The Thanksgiving weekend marks the start of Christmas tree sales in many places. And here in Kansas, a lot of the trees sold are grown in the state. But Christmas tree farmers have faced challenges in recent years because of drought conditions.
Eldon Clawson, president of the Kansas Christmas Tree Growers Association, says some growers have had to take steps like adding drip irrigation to keep trees healthy.
“It’s an investment, a major investment, but it’s paid off for their trees,” says Clawson.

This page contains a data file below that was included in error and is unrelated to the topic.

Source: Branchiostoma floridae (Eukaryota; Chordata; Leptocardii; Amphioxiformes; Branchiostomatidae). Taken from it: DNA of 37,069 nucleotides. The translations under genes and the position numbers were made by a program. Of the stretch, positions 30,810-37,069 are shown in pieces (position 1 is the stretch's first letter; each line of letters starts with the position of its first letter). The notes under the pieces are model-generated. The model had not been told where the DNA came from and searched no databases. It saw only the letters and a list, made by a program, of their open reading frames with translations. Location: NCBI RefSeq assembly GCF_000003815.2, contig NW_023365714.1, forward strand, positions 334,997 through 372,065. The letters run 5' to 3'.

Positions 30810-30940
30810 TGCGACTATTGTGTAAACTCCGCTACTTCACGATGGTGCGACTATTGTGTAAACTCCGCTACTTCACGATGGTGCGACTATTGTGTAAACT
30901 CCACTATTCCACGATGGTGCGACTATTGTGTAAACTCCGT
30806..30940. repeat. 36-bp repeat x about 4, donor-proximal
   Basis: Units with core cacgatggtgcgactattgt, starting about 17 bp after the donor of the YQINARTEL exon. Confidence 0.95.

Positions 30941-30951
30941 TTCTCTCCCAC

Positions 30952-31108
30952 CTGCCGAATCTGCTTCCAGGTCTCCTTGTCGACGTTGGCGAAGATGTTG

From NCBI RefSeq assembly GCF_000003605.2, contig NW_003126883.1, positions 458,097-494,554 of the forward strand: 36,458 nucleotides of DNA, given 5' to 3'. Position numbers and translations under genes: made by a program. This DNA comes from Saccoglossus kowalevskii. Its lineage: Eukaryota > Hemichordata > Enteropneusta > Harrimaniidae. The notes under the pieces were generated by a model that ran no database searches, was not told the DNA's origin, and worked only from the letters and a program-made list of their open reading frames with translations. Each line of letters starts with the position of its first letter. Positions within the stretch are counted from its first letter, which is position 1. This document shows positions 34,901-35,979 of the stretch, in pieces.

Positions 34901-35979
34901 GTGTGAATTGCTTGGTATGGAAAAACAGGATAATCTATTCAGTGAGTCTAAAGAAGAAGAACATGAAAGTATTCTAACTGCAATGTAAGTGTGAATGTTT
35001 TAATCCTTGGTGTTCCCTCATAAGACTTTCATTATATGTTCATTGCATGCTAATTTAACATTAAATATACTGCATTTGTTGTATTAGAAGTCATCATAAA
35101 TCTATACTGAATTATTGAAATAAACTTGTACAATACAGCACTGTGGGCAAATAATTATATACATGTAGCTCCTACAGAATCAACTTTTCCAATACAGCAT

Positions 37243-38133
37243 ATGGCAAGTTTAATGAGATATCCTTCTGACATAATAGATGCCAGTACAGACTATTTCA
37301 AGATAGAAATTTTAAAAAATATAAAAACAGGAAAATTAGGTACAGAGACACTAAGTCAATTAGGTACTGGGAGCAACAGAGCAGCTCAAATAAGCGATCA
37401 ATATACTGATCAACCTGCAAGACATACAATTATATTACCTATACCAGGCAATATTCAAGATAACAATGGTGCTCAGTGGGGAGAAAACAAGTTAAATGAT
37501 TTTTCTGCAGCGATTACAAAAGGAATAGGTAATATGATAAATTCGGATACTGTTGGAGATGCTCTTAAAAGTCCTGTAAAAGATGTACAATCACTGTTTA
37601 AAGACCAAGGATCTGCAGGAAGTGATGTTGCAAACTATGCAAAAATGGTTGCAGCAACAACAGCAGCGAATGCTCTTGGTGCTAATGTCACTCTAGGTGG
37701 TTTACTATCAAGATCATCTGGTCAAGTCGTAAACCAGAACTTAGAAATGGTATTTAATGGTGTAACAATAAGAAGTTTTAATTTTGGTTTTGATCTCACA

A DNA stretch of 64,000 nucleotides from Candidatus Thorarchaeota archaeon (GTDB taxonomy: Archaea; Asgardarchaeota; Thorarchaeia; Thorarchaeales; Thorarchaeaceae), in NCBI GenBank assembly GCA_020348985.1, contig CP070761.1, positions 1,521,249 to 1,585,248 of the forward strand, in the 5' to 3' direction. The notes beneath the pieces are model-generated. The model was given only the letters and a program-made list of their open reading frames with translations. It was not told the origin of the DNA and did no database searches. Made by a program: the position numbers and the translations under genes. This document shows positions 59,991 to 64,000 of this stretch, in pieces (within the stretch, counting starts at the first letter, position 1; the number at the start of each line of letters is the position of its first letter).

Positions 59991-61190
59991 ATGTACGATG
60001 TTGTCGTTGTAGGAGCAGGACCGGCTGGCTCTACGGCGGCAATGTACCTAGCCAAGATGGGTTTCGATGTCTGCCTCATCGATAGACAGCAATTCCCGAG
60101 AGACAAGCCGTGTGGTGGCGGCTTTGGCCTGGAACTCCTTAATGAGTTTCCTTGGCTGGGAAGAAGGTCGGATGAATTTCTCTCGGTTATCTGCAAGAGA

He says any negative effects from the drought won't be apparent on Kansas Christmas tree lots for several years.
“If they’re losing seedlings now, it’s probably going to be six, seven years from now when they're going to have a low supply of trees," says Clawson. "We do bring in trees from other parts of the country so that everybody can still get a tree. So that’s probably what will have to happen five, six years from now.”
Clawson was at the governor's residence last week to present the first family with Kansas-grown Christmas trees for Cedar Crest and the governor's office in the Statehouse.